Nisza Zine is back featuring CGI Artist George Jasper Stone from Derbyshire, UK. Check the interview below! 🔥
Has art always been a part of your life? How did you get into graphic design?
George Jasper Stone: From an early age, I was exposed to the arts through fashion as my mother owns a clothes shop. I became interested in designers like Alexander McQueen and Vivienne Westwood. I then went to university to study fine art at Falmouth in Cornwall and until recently, I was unsure of what I wanted to do. I previously wanted to work in the film industry as a production designer. In the last few years, I began experimenting with CGI artwork because it enabled me to build virtual environments quite freely.
How did 2020 look like for you?
GJS: Similarly to many people, it wasn’t the best start in 2020. Jobs I previously had lined up throughout the year became impossible and mostly everything was postponed or cancelled because of the pandemic. Luckily, things turned around quite quickly after March as artists and designers began to revaluate many physical shoots to be produced in 3D. A large majority of 2020 was spent worrying.
What is your main motive or message you are trying to convey in your work?
GJS: I’m not entirely sure if I have a defined motive for making my work. I often set out with different intentions for what I want to make. There is a wide scope of what’s possible within 3D, it’s natural to approach producing work in new ways, allowing for discoveries within varying working practices. I sometimes make work because I find the process cathartic. I’ll make an abstract 3D sculpture without setting a definitive intention for it to be specifically anything and I enjoy seeing where this process leads.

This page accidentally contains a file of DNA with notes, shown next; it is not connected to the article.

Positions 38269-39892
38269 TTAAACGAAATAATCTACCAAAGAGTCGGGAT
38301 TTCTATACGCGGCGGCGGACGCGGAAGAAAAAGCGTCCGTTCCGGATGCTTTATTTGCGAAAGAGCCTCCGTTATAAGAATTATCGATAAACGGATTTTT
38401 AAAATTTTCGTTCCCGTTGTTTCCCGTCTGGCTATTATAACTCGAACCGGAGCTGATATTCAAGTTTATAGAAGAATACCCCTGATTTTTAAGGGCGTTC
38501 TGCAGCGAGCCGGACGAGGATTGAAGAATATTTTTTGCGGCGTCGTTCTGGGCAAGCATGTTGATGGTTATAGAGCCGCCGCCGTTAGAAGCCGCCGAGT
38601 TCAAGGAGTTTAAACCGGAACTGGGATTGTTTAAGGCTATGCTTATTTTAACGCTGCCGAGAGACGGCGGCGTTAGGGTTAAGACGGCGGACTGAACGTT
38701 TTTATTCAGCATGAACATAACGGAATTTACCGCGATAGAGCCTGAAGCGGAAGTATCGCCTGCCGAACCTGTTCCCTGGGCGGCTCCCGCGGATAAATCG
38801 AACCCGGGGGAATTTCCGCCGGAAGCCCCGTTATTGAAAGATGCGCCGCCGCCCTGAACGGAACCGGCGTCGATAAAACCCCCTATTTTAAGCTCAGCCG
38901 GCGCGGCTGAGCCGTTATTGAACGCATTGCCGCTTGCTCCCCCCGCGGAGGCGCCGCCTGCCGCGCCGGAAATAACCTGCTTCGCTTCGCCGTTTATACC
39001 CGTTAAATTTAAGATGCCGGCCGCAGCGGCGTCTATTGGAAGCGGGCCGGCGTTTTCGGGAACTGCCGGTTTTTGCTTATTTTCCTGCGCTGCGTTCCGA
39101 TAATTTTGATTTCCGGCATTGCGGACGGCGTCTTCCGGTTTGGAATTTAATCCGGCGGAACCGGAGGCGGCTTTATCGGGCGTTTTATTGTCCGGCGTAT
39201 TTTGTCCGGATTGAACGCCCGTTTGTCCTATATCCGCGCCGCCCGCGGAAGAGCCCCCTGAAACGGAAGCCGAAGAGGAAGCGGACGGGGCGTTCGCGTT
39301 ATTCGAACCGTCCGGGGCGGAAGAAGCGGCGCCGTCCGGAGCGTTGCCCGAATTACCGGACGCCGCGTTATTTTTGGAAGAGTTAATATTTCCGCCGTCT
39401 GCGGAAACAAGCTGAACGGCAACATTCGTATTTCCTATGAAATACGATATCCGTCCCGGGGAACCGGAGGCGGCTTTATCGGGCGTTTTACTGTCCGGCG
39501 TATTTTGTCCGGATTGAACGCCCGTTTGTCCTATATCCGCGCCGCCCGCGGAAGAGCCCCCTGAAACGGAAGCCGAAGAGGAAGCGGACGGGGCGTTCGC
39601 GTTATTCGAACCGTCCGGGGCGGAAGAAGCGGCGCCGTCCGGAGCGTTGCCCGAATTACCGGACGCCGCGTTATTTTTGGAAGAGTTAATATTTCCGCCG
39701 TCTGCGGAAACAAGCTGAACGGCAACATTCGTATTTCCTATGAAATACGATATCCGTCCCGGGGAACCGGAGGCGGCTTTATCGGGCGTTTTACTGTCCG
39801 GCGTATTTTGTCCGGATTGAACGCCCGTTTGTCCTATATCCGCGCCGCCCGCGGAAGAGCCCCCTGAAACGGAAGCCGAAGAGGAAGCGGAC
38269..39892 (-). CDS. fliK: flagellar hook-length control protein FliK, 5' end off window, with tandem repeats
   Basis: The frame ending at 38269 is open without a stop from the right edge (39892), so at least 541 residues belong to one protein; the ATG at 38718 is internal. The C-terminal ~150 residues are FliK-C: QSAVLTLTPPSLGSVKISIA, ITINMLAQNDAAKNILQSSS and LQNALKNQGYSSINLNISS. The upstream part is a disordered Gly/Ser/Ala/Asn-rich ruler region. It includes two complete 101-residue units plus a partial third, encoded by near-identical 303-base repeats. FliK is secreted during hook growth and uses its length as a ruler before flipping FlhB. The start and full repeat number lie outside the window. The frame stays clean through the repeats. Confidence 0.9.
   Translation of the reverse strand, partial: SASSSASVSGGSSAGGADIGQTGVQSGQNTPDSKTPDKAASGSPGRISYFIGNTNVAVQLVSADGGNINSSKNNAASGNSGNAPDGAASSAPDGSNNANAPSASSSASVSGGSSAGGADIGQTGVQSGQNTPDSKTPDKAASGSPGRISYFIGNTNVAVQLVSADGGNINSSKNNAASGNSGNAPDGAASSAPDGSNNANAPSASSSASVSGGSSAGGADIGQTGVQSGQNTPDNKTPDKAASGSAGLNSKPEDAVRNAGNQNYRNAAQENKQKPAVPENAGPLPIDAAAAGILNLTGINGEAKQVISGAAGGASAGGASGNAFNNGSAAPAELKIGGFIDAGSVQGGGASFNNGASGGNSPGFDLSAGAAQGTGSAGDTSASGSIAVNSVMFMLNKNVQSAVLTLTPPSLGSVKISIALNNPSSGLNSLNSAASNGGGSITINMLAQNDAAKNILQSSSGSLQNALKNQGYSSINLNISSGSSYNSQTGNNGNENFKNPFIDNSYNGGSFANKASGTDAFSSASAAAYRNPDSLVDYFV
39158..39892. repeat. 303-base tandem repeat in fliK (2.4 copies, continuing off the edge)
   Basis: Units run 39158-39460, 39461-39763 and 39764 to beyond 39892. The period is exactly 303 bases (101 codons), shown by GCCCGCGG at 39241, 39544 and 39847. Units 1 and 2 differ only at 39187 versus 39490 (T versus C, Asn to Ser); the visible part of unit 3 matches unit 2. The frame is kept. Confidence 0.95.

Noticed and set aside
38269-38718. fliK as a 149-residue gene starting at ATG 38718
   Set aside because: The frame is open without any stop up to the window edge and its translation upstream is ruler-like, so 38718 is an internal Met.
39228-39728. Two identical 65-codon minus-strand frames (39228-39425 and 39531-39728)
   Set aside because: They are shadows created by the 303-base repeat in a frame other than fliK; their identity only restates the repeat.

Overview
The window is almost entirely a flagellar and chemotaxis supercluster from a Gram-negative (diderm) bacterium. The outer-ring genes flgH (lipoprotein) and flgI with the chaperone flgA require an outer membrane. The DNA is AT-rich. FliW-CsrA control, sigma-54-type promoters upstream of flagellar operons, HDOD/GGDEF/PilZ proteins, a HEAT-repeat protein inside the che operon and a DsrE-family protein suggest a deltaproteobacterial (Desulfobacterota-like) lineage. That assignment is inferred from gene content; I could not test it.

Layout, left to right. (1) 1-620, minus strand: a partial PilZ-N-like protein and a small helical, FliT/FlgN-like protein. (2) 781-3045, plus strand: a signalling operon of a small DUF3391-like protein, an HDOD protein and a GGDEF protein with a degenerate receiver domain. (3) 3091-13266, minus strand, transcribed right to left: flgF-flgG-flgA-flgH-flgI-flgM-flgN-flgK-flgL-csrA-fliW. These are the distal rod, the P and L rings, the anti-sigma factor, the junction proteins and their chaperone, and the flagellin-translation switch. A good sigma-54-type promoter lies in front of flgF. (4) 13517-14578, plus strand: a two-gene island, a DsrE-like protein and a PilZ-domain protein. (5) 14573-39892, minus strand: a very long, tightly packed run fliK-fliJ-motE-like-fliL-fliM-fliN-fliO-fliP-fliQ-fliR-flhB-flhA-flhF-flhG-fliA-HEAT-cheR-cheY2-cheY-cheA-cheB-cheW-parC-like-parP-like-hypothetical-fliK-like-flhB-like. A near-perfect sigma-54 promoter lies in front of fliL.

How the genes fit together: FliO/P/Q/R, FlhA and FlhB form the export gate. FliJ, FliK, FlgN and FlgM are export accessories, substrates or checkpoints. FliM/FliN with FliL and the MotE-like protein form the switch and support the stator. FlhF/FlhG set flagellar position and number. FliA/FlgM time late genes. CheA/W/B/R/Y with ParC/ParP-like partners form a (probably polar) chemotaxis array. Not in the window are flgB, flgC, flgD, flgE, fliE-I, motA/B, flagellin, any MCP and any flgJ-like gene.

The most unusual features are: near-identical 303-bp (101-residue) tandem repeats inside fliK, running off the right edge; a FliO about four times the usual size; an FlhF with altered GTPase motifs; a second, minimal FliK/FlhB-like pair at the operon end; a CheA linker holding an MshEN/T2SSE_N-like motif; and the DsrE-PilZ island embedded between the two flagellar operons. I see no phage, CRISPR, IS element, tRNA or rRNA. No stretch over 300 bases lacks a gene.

I also consider making work accessible for an audience to engage with. The appealing nature of mapping out a virtual landscape is that it’s accessible for and view it on an emotional level, it doesn’t exist with a precursor and the experience of viewing it is important.
Whats the process of your work and creativity?
GJS: My current creative process is playful and based on intuition with different virtual tools. While making work I’ll begin with an empty project and then start experimenting. It allows me to be as expressive as I would like rather than focusing on a specific end goal.
Alongside this, I have also begun to plan concepts for building work over longer periods. In this process, I’ll physically draw out sketches and diagrams and map out a breakdown of those virtual assets I will have to build for the scene. It becomes like a pipeline of many different connected elements that come together. My aim is to create more depth and clarity to abstract ideas.
How would you describe the local scene in London? Do you enjoy living there?
GJS: I do enjoy living in London, it’s got a scene of many amazing CGI artists. Moving here, I have been able to work with likeminded artists who I most likely wouldn’t have met being elsewhere. It also definitely does have drawbacks, as the cost of living seems way more expensive than most places, also the collective working lifestyle is not balanced. It’s often I’m working all the time to keep up with getting more work! That kind of culture sometimes does make me lose sight of the reason I make work in the first place, for me being in nature.
Who you collaborate with and what are the biggest issues you deal with?
GJS: Most probably the biggest issue I deal with is a large portion of time is spent figuring out how to make things work rather than anything creative. I spend hours on forums and tutorials trying to figure out why everything keeps crashing. I don’t have any formal training in 3D.
What is your ideal platform to exhibit work in? Why?
GJS: My ideal platform would be making work for live visuals, performance spaces and installations. Especially within tour visuals, it often is seen as being experiential which best suits my practice. Even though having many people in a performance space is quite far away from reality right now, the collective experience of having hundreds of people in a space creates an incredible atmosphere. Also regarding the technology you’re given a much larger ‘canvas’ to work with.
What are you working on at the moment?
GJS: I have been working with really great artists and musicians throughout 2020. So all being good, there will be lots of collaborations, commissions and personal work releasing this year.